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Armholes are the Pits!

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Some of our most common thrift store dilemmas are caused by armholes. Darn those armholes! If they are too big, they can turn a cute dress or top into a wardrobe malfunction. If they are too small or the sleeves attached to them are too tight, armholes can turn an outfit into a deodorant-gone-wrong commercial. Not pretty. You either have to leave that thrift store garment behind or roll up your sleeves (lol) for a little diy!

Lindee and I each ran into armhole dilemmas as we searched our favorite thrift stores for fall pieces. She found a dress with sleeves that were too tight, while I found a sleeveless dress with gaping armholes. My dress is midi length, made from a medium weight knit. I love midi/maxi dress for fall layering, and this one is super comfy! It’s also one of my wardrobe’s staple colors- black. Must fix this!

 

I turned the dress inside out and tried it on. I pinched the fabric under the arms to see how much extra room there was. Using tailors chalk, I tried to mark where the seam should go. This is a little awkward to do on yourself if you don’t have a dressform (still on my Christmas list), but make your best guess. Doing it in front of a mirror helps.

 

Next, I laid the dress flat and using my original chalk marks as a guide, I marked where the new seam should be under each arm.

 

Ok, time to see if our chalk mark estimates are correct! I pinned and then stitched along the marks using a contrasting thread and big stitches. (I want to be able to easily remove these stitches if my estimate needs adjusting.)

 

I tried on the dress, and the arm holes fit well. (In hind sight, I would probably extend the stitching a couple inches longer down the dress. This would help trim a little extra fabric in the bust area.) But now it’s time to stitch this thing for real! I replaced the colored thread on my machine with black and selected a stitch designed for knit fabric. Of course, I was already using a ball point needle, knit fabric’s best friend. Check the stitching recommendations and needle requirements for YOUR machine. You will thank yourself many times over for your heroic efforts.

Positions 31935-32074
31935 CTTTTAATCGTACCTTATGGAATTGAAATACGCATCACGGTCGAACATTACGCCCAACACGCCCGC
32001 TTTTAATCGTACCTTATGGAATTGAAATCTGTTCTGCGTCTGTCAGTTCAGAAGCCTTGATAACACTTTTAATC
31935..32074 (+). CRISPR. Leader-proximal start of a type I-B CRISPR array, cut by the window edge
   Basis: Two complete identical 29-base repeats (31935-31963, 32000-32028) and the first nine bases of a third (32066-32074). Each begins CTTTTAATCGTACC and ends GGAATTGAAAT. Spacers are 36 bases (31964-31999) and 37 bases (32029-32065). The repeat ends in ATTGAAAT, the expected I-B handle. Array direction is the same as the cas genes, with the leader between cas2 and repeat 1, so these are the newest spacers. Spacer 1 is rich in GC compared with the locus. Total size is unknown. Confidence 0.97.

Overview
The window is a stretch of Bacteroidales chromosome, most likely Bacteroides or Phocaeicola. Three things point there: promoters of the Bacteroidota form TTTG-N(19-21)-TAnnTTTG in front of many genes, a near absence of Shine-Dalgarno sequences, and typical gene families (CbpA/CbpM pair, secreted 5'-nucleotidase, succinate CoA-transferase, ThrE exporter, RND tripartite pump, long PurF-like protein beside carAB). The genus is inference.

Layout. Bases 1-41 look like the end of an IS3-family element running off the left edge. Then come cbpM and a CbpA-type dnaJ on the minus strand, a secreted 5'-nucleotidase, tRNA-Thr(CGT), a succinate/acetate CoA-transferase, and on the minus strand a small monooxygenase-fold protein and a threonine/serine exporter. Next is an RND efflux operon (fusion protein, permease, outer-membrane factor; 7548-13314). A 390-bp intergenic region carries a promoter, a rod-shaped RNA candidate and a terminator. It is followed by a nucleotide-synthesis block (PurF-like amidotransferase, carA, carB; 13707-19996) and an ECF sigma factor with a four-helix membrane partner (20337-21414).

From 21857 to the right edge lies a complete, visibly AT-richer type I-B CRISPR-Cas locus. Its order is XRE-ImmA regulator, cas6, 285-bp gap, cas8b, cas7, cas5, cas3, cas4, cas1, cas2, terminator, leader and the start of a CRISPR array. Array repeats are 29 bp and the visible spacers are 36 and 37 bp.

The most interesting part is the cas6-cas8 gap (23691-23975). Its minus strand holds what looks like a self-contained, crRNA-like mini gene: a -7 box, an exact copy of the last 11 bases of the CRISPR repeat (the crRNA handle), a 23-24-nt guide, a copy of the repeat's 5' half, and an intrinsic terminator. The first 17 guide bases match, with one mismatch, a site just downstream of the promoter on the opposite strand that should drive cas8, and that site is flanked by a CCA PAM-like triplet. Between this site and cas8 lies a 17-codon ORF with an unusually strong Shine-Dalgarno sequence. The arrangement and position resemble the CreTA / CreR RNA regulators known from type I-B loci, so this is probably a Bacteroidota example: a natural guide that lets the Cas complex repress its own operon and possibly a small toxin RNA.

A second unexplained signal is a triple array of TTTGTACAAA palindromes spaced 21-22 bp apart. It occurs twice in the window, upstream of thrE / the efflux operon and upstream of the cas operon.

Since I stitched right over my bright colored stitches, I carefully removed them with a seam ripper. This is an optional step, but the OCD among us may find it necessary, as I did.

 

Hurrah! We now have a dress with non-gapey-armholes! Time to try styling it for fall!

 

Now let’s see what magic Lindee works on her sleeves-are-too-tight dress!

Thanks Brit! I recently picked up a cute piece from a clothing swap only to discover that the short sleeve tunic shirt was too tight under the arms. Because it fit well everywhere else and was the perfect fall color, I was determined to come up with a solution for a problem I run into all the time.

The 3 step solution!

  1. Take off the sleeves. DO NOT CUT! I stitch ripped the sleeve seams to remove the sleeves. Since the armholes are too small, the more fabric you have to work with the easier it is to fix.

  2. Try it on!!! Now that the sleeves are gone it should not be so tight. Estimate how wide you want the hem and if you need to adjust the arm holes in any way, do so before you hem.

  3. Hem the arm holes. Bam! Done! (I ended up doing a rolled hem because the silky fabric of the dress unraveled easily.)

The finished product!

 

 

 

 

 

 

 

 

 

 

 

 

Paired with a sweater, leggings, and a pair of boots, this tunic shirt will be super comfortable and cute for fall!

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